Teenage mental health

I first started struggling with my mental health at age 13, in my second year of senior school. I had to learn not only how to live my day to day life with my mental health but also how to get through my education.

I battled hard throughout the years, having panic attacks at school and struggling with low attendance. I managed to thrive at GCSE because I was so determined to make it. At A-Level however, battling through all those years of education on top of living with various mental health disorders had taken so much of a toll on me that in the first term of my second year I had to drop out. 

Having experience with mental health and education, it has become something that I am incredibly passionate about. My parents got the back end of my ranting about the state of our education system and the lack of consideration for the mental health of the student. Unfortunately, mental health in teenagers is something rapidly declining, something, that in part can be attributed to education.

I am lucky in that, despite the fact that I could not achieve my A-Levels, this October I have started a Psychology BSc (Hons) with the Open University. Going back to education I have had to take deep consideration into looking after my mental health whilst studying. In part, this is the decision to stay at home, this way I have people around me who can support me and keep an eye out for me.

I have not always been one to take advice, even if it would be best for me, so, I am not going to give you a list of things that you should do in order to maintain your mental health whilst studying. Instead, these are the things that I am aspiring to do in order to maintain my mental health over the next 3 years of study:

Celebrate the small wins

I have a habit of focusing on all the bad things that are happening. When you live with bipolar disorder often it can feel like things are always going wrong. I am often like this when its comes to education as well, stress can become overwhelming and it stops becoming enjoyable. So, instead of focusing on all of the bad things I am going to be proud of every achievement no matter how small.

Utilise the good days

When I am having a depressive episode, I struggle to engage and therefore, working for hours on end focusing on complex psychological theories is unlikely to be something that I will be able to engage in. On the other hand, often when I am having a hypomanic episode I feel inspired to do all manner of different things, although hypomania is not something that I find enjoyable, it may mean that I am able to get work done and may prevent me from doing more dangerous things whilst experiencing an episode. The good thing about the course that I have chosen is that I am able to manage my own time and therefore can choose to use good days in order to lighten my load for harder days.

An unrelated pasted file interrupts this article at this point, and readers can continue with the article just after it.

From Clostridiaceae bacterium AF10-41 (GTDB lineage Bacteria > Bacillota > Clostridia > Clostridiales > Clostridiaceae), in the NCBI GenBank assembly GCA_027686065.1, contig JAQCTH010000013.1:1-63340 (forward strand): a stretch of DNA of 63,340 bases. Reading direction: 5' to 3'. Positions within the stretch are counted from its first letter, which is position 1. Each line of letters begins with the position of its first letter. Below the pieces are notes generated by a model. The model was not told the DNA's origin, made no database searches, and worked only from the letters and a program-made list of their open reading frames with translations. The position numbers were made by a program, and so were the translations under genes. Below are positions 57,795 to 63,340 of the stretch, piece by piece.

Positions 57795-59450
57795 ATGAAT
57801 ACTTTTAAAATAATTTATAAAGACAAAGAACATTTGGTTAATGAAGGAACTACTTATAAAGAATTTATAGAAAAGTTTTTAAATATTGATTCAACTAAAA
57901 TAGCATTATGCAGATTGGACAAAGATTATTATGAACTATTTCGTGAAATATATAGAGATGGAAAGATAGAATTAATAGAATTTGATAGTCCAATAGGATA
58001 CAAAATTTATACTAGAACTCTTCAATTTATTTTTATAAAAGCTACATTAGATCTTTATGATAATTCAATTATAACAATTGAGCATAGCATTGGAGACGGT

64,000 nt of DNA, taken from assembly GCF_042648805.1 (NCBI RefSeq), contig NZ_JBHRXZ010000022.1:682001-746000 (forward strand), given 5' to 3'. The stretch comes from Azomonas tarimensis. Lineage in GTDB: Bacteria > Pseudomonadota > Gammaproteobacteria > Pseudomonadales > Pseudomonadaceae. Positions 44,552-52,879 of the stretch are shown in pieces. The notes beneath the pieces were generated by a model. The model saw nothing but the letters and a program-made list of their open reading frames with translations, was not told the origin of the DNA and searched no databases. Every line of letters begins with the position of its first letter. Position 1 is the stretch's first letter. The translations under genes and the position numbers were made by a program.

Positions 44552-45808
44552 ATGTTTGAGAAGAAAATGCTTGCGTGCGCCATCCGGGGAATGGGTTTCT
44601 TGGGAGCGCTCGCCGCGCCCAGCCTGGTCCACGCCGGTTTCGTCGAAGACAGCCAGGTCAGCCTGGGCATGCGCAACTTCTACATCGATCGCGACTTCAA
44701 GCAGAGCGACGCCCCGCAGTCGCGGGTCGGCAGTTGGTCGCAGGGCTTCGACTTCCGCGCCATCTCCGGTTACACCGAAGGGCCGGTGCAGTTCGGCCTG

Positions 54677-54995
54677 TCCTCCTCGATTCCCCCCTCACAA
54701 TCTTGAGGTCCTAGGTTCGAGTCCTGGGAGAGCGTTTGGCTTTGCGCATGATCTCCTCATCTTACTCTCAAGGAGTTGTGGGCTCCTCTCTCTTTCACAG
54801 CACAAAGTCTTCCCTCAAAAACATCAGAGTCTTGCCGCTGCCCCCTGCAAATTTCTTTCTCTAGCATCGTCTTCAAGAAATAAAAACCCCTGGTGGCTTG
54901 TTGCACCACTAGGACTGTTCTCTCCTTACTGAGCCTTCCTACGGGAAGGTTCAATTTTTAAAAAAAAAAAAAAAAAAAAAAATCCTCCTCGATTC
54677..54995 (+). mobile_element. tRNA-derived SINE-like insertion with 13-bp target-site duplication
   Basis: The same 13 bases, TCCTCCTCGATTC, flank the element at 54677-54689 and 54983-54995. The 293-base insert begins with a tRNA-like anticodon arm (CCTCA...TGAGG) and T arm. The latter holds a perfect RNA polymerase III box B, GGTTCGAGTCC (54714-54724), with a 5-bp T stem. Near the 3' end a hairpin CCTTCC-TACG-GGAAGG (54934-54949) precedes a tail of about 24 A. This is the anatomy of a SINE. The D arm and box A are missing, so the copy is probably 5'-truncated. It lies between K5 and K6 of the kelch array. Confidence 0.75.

Choose study locations carefully

I have spent years studying at home, throughout my GCSEs and my AS Levels I did all of my revision and homework in bed. Despite the fact that I have been repeatedly told that I shouldn’t be working in the same place as I am sleeping I continued on unsure of how to balance my mental health and study. However, this year I am finally taking the advice, I have an actual desk set up and aspirations to study outside (in the summer) or in cafe’s on the train. Anywhere expect my bed!

Have a good study routine

As someone who lives with bipolar disorder I often struggle with a boom and bust attitude to work which can make things really stressful when you have a very large workload. In order to try and help myself be consistent I have made myself a set schedule for doing my work, this hopefully should ensure that I don’t end up having 20 hours of work to do in one day.

Have a good sleep routine

Although education is important, your mental and physical health is even more so. I have a habit of ignoring my need to sleep in order to fulfil my perfectionist drive to achieve everything. It is well known that lack of sleep can have really negative impacts on your mental health, for me I often find it's a trigger for me to have a hypomanic episode. Therefore, no matter how tempting it is to work until 3am I have to put my mental health first and need to keep to a healthy sleep pattern whether I still have work to do or not.

Knowing myself its unlikely that I will be able to do all of these things perfectly (no matter how much my brain tells me I should) but at least I can aspire to these things in order to help myself balance both my mental and educational health.

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Together, we can support the person behind the diagnosis of bipolar.